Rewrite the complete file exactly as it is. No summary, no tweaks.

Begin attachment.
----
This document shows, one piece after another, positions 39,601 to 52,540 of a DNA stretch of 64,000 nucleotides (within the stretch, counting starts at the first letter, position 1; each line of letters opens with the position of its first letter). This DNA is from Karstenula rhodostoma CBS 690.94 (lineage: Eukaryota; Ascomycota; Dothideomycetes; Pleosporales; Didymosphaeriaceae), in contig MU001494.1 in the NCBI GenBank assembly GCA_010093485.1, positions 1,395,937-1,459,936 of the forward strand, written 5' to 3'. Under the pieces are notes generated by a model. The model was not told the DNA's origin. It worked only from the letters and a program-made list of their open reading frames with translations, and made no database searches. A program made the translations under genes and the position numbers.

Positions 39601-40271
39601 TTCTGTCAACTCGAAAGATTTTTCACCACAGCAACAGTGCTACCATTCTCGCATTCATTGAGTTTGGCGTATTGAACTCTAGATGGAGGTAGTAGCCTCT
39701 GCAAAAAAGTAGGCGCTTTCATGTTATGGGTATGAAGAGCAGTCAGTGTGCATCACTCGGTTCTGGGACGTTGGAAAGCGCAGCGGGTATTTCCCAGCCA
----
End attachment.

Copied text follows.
This document shows, one piece after another, positions 39,601 to 52,540 of a DNA stretch of 64,000 nucleotides (within the stretch, counting starts at the first letter, position 1; each line of letters opens with the position of its first letter). This DNA is from Karstenula rhodostoma CBS 690.94 (lineage: Eukaryota; Ascomycota; Dothideomycetes; Pleosporales; Didymosphaeriaceae), in contig MU001494.1 in the NCBI GenBank assembly GCA_010093485.1, positions 1,395,937-1,459,936 of the forward strand, written 5' to 3'. Under the pieces are notes generated by a model. The model was not told the DNA's origin. It worked only from the letters and a program-made list of their open reading frames with translations, and made no database searches. A program made the translations under genes and the position numbers.

Positions 39601-40271
39601 TTCTGTCAACTCGAAAGATTTTTCACCACAGCAACAGTGCTACCATTCTCGCATTCATTGAGTTTGGCGTATTGAACTCTAGATGGAGGTAGTAGCCTCT
39701 GCAAAAAAGTAGGCGCTTTCATGTTATGGGTATGAAGAGCAGTCAGTGTGCATCACTCGGTTCTGGGACGTTGGAAAGCGCAGCGGGTATTTCCCAGCCA